Dortmund R2: Anand wins heavyweight bout

7/24/2004 – The gloves came off today in Dortmund, but the only fighter to land a knock-out blow was Vishy Anand. He beat Peter Svidler in a fantastic display of tightrope calculation to take the lead in Group 1. Kramnik-Leko was an interesting draw, as were the other two games. 14-year-old Karjakin again showed his toughness. Full report with games, results and pictures.

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SPARKASSEN
CHESS-MEETING
2004
22 July to 1 August 2004

Round two – Friday, July 23

Round 2: Friday. July 23, 14:00h
A. Naiditsch
½-½
S. Rublevsky
V. Anand
1-0
P. Svidler
S. Karjakin
½-½
V. Bologan
V. Kramnik
½-½
P. Leko
Round 3: Sat. July 24, 14:00h
P. Svidler
-
A. Naiditsch
S. Rublevsky
-
V. Anand
P. Leko
-
S. Karjakin
V. Bologan
-
V. Kramnik
Games – Report

The Elo-centric conventional wisdom is that Anand and Svidler will come through Group 1 to meet Kramnik and Leko out of Group 2. Anand may have thrown a spanner in the works today by beating his group co-favorite in a very smooth performance. Svidler felt compelled to sacrifice his backwards d-pawn to maintain counterplay, but Anand's king's knight was a SWAT team of defense all on its own!


Vishy Anand, the first to draw blood in Dortmund

When you sacrifice material for an attack against India's Viswanathan Anand you'd better hope you have more than "chances." The world's second-ranked player is legendary for his nearly instantaneous skills of calculation. This makes his defensive ability second to none as his opponents have to fight the board and the clock. Over the years Anand has saved quite a few hopeless positions (not that he really sees all that many inferior positions).

Anand's stirring steed, here shown by ChessBase 8's "piece path" annotation, performed non-stop gymnastics while discombobulating Svidler's pieces. It finally gave its life for a bishop and Anand was almost home free with his extra pawn. He still had a few weaknesses to cover and the queens to exchange, then it was into a rook endgame that he liquidated quickly. Okay, it wasn't all that easy, but Anand sure made it look that way.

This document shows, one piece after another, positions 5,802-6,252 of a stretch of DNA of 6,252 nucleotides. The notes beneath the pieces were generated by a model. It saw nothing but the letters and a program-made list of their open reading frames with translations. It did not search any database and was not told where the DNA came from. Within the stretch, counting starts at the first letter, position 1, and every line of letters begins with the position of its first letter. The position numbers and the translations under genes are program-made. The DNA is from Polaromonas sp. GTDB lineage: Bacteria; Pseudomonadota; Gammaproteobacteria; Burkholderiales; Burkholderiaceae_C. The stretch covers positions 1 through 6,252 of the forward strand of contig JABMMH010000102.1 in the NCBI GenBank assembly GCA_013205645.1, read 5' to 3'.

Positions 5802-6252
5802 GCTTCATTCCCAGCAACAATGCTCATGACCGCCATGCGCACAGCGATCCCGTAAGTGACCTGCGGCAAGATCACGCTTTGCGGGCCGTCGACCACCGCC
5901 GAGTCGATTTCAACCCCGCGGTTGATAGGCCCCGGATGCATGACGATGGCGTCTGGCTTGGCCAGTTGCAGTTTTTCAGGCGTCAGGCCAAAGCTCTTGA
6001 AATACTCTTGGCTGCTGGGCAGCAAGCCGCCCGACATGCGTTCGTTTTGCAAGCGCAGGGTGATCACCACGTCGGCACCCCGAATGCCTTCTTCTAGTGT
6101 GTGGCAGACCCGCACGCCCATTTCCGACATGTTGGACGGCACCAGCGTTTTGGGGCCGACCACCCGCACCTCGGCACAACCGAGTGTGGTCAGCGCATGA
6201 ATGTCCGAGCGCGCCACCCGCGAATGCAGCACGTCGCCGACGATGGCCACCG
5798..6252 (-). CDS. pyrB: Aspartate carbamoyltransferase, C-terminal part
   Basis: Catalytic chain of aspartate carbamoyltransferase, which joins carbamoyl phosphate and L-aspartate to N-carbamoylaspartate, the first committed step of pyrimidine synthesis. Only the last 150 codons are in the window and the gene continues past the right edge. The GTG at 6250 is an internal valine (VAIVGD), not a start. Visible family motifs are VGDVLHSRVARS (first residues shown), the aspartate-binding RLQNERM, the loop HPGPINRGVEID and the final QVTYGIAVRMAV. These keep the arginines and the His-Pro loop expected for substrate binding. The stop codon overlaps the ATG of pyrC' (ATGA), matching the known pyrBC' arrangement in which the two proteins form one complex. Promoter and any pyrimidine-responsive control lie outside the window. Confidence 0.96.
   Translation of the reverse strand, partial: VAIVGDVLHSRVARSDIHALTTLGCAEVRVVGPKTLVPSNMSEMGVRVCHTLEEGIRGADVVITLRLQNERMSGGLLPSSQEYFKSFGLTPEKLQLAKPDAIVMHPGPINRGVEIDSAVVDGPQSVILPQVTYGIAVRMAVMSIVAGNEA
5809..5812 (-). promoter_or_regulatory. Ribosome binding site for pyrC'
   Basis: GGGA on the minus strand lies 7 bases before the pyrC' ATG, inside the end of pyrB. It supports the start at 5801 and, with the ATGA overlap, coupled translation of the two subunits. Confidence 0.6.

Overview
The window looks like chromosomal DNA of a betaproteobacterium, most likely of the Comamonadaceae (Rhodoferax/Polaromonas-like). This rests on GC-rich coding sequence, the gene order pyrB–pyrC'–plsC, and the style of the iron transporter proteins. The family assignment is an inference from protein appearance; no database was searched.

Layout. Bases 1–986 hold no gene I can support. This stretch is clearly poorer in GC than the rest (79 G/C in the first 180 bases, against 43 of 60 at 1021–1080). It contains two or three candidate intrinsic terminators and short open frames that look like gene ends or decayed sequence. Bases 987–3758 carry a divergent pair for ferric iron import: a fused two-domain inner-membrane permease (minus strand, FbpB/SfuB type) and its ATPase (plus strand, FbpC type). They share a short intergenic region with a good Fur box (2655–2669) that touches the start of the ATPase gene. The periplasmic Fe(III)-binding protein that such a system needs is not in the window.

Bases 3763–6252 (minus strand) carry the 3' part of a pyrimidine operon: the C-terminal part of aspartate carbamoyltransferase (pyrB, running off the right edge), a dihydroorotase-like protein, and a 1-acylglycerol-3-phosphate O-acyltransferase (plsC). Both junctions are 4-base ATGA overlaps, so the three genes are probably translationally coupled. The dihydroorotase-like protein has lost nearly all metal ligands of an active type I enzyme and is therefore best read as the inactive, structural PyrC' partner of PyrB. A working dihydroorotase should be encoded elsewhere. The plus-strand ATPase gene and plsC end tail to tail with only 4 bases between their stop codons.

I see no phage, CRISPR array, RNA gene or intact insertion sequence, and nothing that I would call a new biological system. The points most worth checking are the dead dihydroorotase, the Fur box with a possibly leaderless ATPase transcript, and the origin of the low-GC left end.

World number nine Peter Svidler, discombobulated by world number two Anand

In the other marquee battle, Peter Leko held off Vladimir Kramnik in a preview of their September-October classical world championship match. Kramnik kept threatening to build up pressure in the center but Leko kept defusing it just in time and the draw was agreed on move 30.


Vladimir Kramnik, held to a draw by his Dannemann challenger Leko

With this result it looks like Leko will head into their match with his career plus score against Kramnik intact. It's currently at +1 and the Hungarian will have white in their next encounter in the prelims. Of course there is always the chance that they could meet in the final, although someone will have to get through Anand for that to happen!


Peter Leko, Hungarian wizz kid who has matured into the world's number five player

Victor Bologan again gave the fans and sponsors their money's worth as he tried to bamboozle teen star Sergey Karjakin in a knight vs bishop endgame. The defending champion from Moldova did everything he could but his young opponent refused to blunder. In two days Karjakin has drawn with black against the classical world champion and held against the reigning Dortmund champion! Tomorrow he will face Leko, the championship challenger.

Naiditsch-Rublevsky, position after 32...Rd8

This one was a riveting game of attack and counterattack that left the real fireworks for the notes. The German hope developed a menacing position, but Rublevsky had it all under control. His last move ignored the threat to his g4 knight with a counter against White's weak back rank.

If 33.Rxg4?? Black wins with 33...Rxd3! 34.Rgh4 f5 35.g6 Kf8 and White is defenseless. A disheartened Naiditsch bailed out with 33.Rh4 Nf2+ 34.Kg1 Nxd3 35.Rgh3 Kf8 and after exchanges he decided to offer a time-trouble draw instead of play out the endgame.

The draw left them tied in the middle of Group 1 between Anand and Svidler. Group 2 has yet to see a decisive game.

 


Participants

Group 1 Country Birthday
Rating
Viswanathan Anand India 11 Dec. 1969
2774
Peter Svidler Russia 17 June 76
2733
Sergei Rublevsky Russia 15 Oct. 74
2671
Arkadij Naiditsch Germany 25 Oct. 85
2571

Group 2 Country Birthday
Rating
Vladimir Kramnik Russia 25 June 75
2764
Peter Leko Hungary 08 Sep. 79
2741
Viorel Bologan Moldavia 14 Dec. 71
2665
Sergey Karjakin Ukraine 12 Jan. 90
2580

Full schedule and scoresheet

Round 1: Thurs. July 22, 14:00h
V. Anand
½-½
A. Naiditsch
P. Svidler
½-½
S. Rublevsky
V. Kramnik
½-½
S. Karjakin
P. Leko
½-½
V. Bologan
Round 2: Friday. July 23, 14:00h
A. Naiditsch
½-½
S. Rublevsky
V. Anand
1-0
P. Svidler
S. Karjakin
½-½
V. Bologan
V. Kramnik
½-½
P. Leko
Round 3: Sat. July 24, 14:00h
P. Svidler
-
A. Naiditsch
S. Rublevsky
-
V. Anand
P. Leko
-
S. Karjakin
V. Bologan
-
V. Kramnik
Games – Report
Round 4: Sun. July 25, 14:00h
A. Naiditsch
-
V. Anand
S. Rublevsky
-
P. Svidler
S. Karjakin
-
V. Kramnik
V. Bologan
-
P. Leko
Games – Report
Round 5: Mon. July 26, 14:00h
A. Naiditsch
-
P. Svidler
V. Anand
-
S. Rublevsky
S. Karjakin
-
P. Leko
V. Kramnik
-
V. Bologan
Games – Report
Round 6: Tues. July 27, 14:00h
S. Rublevsky
-
A. Naiditsch
P. Svidler
-
V. Anand
V. Bologan
-
S. Karjakin
P. Leko
-
V. Kramnik
Games – Report
Wednesday July 28 – Rest Day
Semifinal 1: Thurs. July 29, 14:00h
 
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Games – Report
Semifinal 2: Fri. July 30, 14:00h
 
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Games – Report
Final 1: Sat. July 31, 14:00h
 
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Games – Report
Final 2: Sun. Aug. 1, 11:30h
 
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Games – Report

Topics Dortmund 2004
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